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Workplace revolution means property won’t protect investors from inflation



With all of this in mind, you imagine real estate investors could be running for the hills or, at the very least, just sit on their hands and wait to see how things turn out. Not even a little. On the contrary, a number of major global pension plans have actually increased their allocations to commercial real estate even as offices are empty and seaweed is smashing through mall parking lots.

A recent survey of large investors in the United States found that 29% planned to increase their real estate bets and only 5% wanted to reduce their exposure to the sector. US commercial real estate prices, like residential prices, are nearing the peak last reached in 2006. What’s up?

Well, for starters, the value of almost every financial asset has been pushed through the roof by super-easy monetary policy, which is why Cunliffe’s comments were so dishonest. US Federal Reserve interest rates have been close to zero for a year and are expected to remain so for two more. Meanwhile, he’s buying hundreds of billions of debt, pushing real returns into negative territory for the second time in 40 years.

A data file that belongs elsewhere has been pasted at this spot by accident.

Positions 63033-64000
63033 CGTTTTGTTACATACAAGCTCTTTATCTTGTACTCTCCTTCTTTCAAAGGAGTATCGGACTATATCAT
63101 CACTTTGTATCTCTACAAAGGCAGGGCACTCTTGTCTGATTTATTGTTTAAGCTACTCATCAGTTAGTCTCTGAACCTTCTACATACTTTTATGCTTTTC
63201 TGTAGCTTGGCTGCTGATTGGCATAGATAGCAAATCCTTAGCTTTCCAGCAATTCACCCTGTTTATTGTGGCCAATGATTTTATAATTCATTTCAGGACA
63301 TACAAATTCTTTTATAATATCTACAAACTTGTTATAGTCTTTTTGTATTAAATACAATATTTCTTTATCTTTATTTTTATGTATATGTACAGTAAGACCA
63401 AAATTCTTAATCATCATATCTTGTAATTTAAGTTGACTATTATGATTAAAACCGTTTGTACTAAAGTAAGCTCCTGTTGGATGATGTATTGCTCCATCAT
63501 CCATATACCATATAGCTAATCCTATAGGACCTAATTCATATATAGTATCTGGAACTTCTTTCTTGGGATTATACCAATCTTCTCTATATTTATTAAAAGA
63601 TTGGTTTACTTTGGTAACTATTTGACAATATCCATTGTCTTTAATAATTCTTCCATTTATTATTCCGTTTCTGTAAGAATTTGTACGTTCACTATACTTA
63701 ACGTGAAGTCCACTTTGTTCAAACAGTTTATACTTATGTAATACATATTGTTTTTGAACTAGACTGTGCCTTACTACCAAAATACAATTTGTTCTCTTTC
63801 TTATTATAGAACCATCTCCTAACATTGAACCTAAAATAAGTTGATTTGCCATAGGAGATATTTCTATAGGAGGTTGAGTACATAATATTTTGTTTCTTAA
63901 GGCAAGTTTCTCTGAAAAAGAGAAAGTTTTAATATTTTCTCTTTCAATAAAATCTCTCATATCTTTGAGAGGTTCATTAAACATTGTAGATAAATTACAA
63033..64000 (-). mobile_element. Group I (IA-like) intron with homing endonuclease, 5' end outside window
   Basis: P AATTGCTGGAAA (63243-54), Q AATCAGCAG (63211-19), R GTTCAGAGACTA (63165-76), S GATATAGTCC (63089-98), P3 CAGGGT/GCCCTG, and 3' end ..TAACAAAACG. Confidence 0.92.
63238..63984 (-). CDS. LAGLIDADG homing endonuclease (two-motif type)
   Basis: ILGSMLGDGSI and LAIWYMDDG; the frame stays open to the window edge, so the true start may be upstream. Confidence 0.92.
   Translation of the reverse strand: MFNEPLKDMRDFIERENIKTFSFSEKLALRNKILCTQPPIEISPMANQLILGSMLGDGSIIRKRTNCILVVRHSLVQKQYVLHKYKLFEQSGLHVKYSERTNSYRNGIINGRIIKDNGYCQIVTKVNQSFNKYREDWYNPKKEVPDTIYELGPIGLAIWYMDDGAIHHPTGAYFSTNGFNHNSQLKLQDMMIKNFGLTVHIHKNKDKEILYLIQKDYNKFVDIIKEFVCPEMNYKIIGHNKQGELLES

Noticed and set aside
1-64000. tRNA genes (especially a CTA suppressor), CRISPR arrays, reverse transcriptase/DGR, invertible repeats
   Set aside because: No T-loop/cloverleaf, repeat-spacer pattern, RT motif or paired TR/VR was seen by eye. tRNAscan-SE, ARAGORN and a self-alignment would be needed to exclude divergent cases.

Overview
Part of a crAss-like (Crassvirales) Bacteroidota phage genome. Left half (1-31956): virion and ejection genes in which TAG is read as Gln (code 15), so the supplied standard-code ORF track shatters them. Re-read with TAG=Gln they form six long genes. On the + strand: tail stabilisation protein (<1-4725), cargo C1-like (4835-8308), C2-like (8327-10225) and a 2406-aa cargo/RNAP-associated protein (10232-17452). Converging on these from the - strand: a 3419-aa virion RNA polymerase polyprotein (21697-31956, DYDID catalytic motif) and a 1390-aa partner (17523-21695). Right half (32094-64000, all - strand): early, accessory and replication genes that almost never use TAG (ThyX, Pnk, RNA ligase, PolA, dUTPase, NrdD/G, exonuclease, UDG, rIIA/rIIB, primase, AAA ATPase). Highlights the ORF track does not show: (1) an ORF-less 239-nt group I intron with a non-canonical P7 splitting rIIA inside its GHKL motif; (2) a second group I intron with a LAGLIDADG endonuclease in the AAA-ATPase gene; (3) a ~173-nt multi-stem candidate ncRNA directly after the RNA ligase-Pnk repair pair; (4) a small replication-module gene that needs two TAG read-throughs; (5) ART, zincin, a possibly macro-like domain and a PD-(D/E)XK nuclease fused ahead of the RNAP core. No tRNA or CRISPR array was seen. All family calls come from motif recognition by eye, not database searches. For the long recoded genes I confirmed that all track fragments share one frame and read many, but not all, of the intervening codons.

In such an environment, investors eye the returns of commercial properties the same way a thirsty wanderer would gaze at a stagnant puddle in the middle of the desert. But there’s another reason they dismiss concerns about dysentery and swallow them up. Real estate has traditionally been a good hedge against what the markets fear most now: inflation.

Rents for offices, shops and housing have historically been closely linked to consumer prices. Increasingly expensive raw materials can also hold back new construction, which, all other things being equal, will benefit owners of existing buildings.

But all other things are far from equal. Logic will only work if the new normal looks a lot like the old normal. It breaks down poorly if vacancy rates remain high and landlords are unable to raise rents. Inflation will only increase the prices of what people really want. It seems increasingly unlikely that offices and commercial spaces fall into this category.



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